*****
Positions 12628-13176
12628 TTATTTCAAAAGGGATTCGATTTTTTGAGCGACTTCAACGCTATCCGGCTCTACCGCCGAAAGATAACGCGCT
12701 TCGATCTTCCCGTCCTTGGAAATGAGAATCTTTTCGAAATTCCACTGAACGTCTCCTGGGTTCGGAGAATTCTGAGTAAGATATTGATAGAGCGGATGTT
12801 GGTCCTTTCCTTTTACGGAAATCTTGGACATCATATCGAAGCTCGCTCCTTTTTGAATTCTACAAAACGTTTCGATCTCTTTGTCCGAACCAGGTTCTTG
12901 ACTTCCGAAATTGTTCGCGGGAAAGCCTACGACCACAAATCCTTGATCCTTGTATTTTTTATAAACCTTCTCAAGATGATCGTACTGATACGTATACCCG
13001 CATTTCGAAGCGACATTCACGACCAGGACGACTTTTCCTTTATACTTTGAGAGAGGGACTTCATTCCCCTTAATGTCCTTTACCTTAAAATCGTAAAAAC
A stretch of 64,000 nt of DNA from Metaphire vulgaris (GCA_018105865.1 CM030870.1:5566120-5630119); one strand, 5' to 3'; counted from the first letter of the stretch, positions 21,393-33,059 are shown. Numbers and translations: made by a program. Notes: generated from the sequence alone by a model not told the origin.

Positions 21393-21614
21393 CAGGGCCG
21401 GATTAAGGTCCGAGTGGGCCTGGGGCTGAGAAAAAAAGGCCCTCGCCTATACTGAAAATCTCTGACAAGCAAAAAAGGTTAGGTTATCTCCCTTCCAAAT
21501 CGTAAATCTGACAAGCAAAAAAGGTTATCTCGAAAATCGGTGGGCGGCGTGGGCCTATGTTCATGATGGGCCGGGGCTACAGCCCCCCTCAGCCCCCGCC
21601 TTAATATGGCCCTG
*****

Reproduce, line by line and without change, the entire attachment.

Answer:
Positions 12628-13176
12628 TTATTTCAAAAGGGATTCGATTTTTTGAGCGACTTCAACGCTATCCGGCTCTACCGCCGAAAGATAACGCGCT
12701 TCGATCTTCCCGTCCTTGGAAATGAGAATCTTTTCGAAATTCCACTGAACGTCTCCTGGGTTCGGAGAATTCTGAGTAAGATATTGATAGAGCGGATGTT
12801 GGTCCTTTCCTTTTACGGAAATCTTGGACATCATATCGAAGCTCGCTCCTTTTTGAATTCTACAAAACGTTTCGATCTCTTTGTCCGAACCAGGTTCTTG
12901 ACTTCCGAAATTGTTCGCGGGAAAGCCTACGACCACAAATCCTTGATCCTTGTATTTTTTATAAACCTTCTCAAGATGATCGTACTGATACGTATACCCG
13001 CATTTCGAAGCGACATTCACGACCAGGACGACTTTTCCTTTATACTTTGAGAGAGGGACTTCATTCCCCTTAATGTCCTTTACCTTAAAATCGTAAAAAC
A stretch of 64,000 nt of DNA from Metaphire vulgaris (GCA_018105865.1 CM030870.1:5566120-5630119); one strand, 5' to 3'; counted from the first letter of the stretch, positions 21,393-33,059 are shown. Numbers and translations: made by a program. Notes: generated from the sequence alone by a model not told the origin.

Positions 21393-21614
21393 CAGGGCCG
21401 GATTAAGGTCCGAGTGGGCCTGGGGCTGAGAAAAAAAGGCCCTCGCCTATACTGAAAATCTCTGACAAGCAAAAAAGGTTAGGTTATCTCCCTTCCAAAT
21501 CGTAAATCTGACAAGCAAAAAAGGTTATCTCGAAAATCGGTGGGCGGCGTGGGCCTATGTTCATGATGGGCCGGGGCTACAGCCCCCCTCAGCCCCCGCC
21601 TTAATATGGCCCTG